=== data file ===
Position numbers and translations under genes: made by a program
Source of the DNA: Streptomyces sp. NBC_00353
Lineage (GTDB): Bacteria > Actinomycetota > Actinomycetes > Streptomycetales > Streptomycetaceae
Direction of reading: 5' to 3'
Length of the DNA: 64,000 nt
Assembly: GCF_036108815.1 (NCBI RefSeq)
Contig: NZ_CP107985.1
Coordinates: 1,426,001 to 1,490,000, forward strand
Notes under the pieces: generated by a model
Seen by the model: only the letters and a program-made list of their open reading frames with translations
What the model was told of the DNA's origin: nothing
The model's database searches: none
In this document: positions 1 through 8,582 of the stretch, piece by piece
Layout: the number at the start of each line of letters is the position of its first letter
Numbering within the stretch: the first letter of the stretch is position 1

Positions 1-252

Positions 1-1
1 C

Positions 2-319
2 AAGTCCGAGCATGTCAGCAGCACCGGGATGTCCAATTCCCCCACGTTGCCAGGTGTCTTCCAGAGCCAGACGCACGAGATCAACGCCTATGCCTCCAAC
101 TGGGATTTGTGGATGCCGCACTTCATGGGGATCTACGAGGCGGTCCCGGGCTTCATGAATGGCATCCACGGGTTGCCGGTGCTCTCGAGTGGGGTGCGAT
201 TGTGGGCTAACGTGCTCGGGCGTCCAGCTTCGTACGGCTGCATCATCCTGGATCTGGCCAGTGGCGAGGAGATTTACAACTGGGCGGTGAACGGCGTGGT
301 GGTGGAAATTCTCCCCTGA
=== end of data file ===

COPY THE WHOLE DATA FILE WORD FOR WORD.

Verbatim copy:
Position numbers and translations under genes: made by a program
Source of the DNA: Streptomyces sp. NBC_00353
Lineage (GTDB): Bacteria > Actinomycetota > Actinomycetes > Streptomycetales > Streptomycetaceae
Direction of reading: 5' to 3'
Length of the DNA: 64,000 nt
Assembly: GCF_036108815.1 (NCBI RefSeq)
Contig: NZ_CP107985.1
Coordinates: 1,426,001 to 1,490,000, forward strand
Notes under the pieces: generated by a model
Seen by the model: only the letters and a program-made list of their open reading frames with translations
What the model was told of the DNA's origin: nothing
The model's database searches: none
In this document: positions 1 through 8,582 of the stretch, piece by piece
Layout: the number at the start of each line of letters is the position of its first letter
Numbering within the stretch: the first letter of the stretch is position 1

Positions 1-252

Positions 1-1
1 C

Positions 2-319
2 AAGTCCGAGCATGTCAGCAGCACCGGGATGTCCAATTCCCCCACGTTGCCAGGTGTCTTCCAGAGCCAGACGCACGAGATCAACGCCTATGCCTCCAAC
101 TGGGATTTGTGGATGCCGCACTTCATGGGGATCTACGAGGCGGTCCCGGGCTTCATGAATGGCATCCACGGGTTGCCGGTGCTCTCGAGTGGGGTGCGAT
201 TGTGGGCTAACGTGCTCGGGCGTCCAGCTTCGTACGGCTGCATCATCCTGGATCTGGCCAGTGGCGAGGAGATTTACAACTGGGCGGTGAACGGCGTGGT
301 GGTGGAAATTCTCCCCTGA